verb [ trans. ]
carve (wood) into an object by repeatedly cutting small slices from it.• carve (an object) from wood in this way.• (whittle something away/down) reduce something in size, amount, or extent by a gradual series of steps
I've started this post several times. The words 'dither' and 'smoosh' and the old nursery rhyme 'See saw, Marjory Daw' keep popping up, but I've just looked up the dictionary definition for 'whittle' and it's this word - this activity - that comes closest to describing the process I'm in.
Whittling. In an earlier version of this entry, I talked about whittling a new set of paddles; there's still some resonance in that; something rhythmic and intentional about it.
We wake each morning with no idea how the day will unfold; what will the hours offer? What - or who - might life nudge us towards, and why? What - or who - will we be invited to engage with, resist? What will we set aside, create, rebuild or undo? And how often do we stand/sit/lay down in this place that's somewhere between quiet calm and head-back, throat-open holler? We seem to be living an accelerated 'mixed-bag reality' that - for all its gifts and challenges - we can trust as being ultimately 'on our side'; on the side of good and of forward movement; of alignment, awakening, learning, refinement. The chaffing and sandpapering sure can sting though - never more than when someone we love finds themselves on the receiving end of a sudden sharp shock to their system?
A few weeks ago, my friend Nan (who journeyed from Cape Town to Dunedin last September) sent me David Whyte's poem Sweet Darkness. I'd intended posting it here today but after visiting Whyte's website realized I'd need to have his permission to post that poem here, and - well, the process could have taken days, weeks or months. So, instead of the poem, I'm posting the link to his website. I spent quite some time there, exploring, exploring. Click here for Yorkshire-born David's eloquent thoughts on 'Poetry, Work and Vocation' and on 'Conversational Leadership.' I also have David to thank for last night's visit to the Museum of Glass in Tacoma, Washington (T. Clear, you and Melinda will love this site; Marylinn, too. And Susan and Melissa. . . well, I'm sure you all will. . . ! There are glass bridges and seas to cross, water forests to walk. . . ).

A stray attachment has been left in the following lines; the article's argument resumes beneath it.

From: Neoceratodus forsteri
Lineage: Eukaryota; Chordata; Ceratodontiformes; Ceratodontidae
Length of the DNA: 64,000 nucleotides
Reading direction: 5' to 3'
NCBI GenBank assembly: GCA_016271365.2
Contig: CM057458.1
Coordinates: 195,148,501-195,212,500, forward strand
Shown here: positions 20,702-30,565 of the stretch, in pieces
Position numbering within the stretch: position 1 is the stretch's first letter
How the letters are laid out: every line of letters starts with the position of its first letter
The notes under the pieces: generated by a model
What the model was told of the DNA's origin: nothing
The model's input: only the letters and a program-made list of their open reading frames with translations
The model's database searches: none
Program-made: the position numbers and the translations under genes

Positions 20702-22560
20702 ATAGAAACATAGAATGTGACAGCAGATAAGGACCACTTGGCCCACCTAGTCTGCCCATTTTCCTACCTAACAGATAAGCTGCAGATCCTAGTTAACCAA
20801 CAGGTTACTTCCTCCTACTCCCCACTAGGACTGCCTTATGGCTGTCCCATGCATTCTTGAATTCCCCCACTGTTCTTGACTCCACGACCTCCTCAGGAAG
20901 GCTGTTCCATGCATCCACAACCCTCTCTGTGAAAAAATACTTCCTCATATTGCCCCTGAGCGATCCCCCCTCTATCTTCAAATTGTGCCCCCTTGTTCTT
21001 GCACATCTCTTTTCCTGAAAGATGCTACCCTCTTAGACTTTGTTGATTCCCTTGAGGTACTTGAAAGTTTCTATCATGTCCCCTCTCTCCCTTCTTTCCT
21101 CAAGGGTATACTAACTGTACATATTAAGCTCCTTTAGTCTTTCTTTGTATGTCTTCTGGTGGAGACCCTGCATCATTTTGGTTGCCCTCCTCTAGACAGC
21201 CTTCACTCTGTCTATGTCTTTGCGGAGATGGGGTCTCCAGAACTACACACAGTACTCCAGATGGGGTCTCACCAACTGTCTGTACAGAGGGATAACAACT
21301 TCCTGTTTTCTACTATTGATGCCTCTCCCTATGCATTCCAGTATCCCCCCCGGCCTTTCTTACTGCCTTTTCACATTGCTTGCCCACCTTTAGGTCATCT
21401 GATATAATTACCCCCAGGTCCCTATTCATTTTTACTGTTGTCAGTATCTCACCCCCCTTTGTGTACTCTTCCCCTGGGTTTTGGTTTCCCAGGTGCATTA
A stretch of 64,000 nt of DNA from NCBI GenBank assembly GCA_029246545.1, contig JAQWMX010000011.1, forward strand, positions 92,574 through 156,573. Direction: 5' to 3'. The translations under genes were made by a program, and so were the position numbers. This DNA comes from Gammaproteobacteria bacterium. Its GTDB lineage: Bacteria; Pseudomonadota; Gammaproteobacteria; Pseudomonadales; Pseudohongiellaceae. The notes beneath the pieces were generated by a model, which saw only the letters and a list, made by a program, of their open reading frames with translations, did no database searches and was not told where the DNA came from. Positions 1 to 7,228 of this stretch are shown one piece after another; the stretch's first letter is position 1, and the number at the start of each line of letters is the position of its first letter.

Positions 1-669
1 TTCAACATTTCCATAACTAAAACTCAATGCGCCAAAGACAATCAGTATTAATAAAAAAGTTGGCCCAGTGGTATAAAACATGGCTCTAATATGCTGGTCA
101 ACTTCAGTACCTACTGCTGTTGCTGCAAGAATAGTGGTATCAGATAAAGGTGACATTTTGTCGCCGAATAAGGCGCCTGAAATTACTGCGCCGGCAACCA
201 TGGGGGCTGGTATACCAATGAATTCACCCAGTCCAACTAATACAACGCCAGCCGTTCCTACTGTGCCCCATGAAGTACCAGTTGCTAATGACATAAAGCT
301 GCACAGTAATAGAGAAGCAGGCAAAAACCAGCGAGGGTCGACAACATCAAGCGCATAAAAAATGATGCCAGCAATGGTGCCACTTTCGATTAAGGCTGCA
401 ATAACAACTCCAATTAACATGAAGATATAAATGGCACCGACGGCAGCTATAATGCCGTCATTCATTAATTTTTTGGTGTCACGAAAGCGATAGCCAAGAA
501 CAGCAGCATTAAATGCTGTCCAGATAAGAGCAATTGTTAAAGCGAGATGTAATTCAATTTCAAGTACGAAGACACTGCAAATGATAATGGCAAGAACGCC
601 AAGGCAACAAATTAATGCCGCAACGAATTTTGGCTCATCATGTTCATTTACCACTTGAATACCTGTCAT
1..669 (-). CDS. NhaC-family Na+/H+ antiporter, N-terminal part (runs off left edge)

Also whilst wandering the far reaches of the blogosphere late last night, I came across this beautifully expressed piece by David in the Huffington Post - "The Poetic Narrative Of Our Times.".
Here's an excerpt. . .
". . . It might be liberating to think of human life as informed by losses and disappearances as much as by gifted appearances, allowing a more present participation and witness to the difficulty of living. What is real can never be fully taken away; its essence always remains. It might set us a little freer to believe that there is no path in life - in the low valley, in the shelter of Keane's comfortable bar, snug by a turf fire or abroad in the mountain night, that does not lead to some form of heartbreak when the outer narrative disappears and then reappears in a different form. If we are sincere, every good marriage or relationship will break our hearts in order to enlarge our understanding of our self and that strange other with whom we have promised ourselves to the future. Being a good parent will necessarily break our hearts as we watch a child grow and eventually choose their own way, even through many of the same heartbreaks we have traversed. Following a vocation or an art form through decades of practice and understanding will break the idealistic heart that began the journey and replace it, if we sidestep the temptations of bitterness and self-pity, with something more malleable, compassionate and generous than the metaphysical organ with which we began the journey. We learn, grow and become compassionate and generous as much through exile as homecoming; as much through loss as gain, as much through giving things away as in receiving what we believe to be our due. . . "
You can read the full article here - and, too, Mameen, Whyte's life-affirming poem, that begins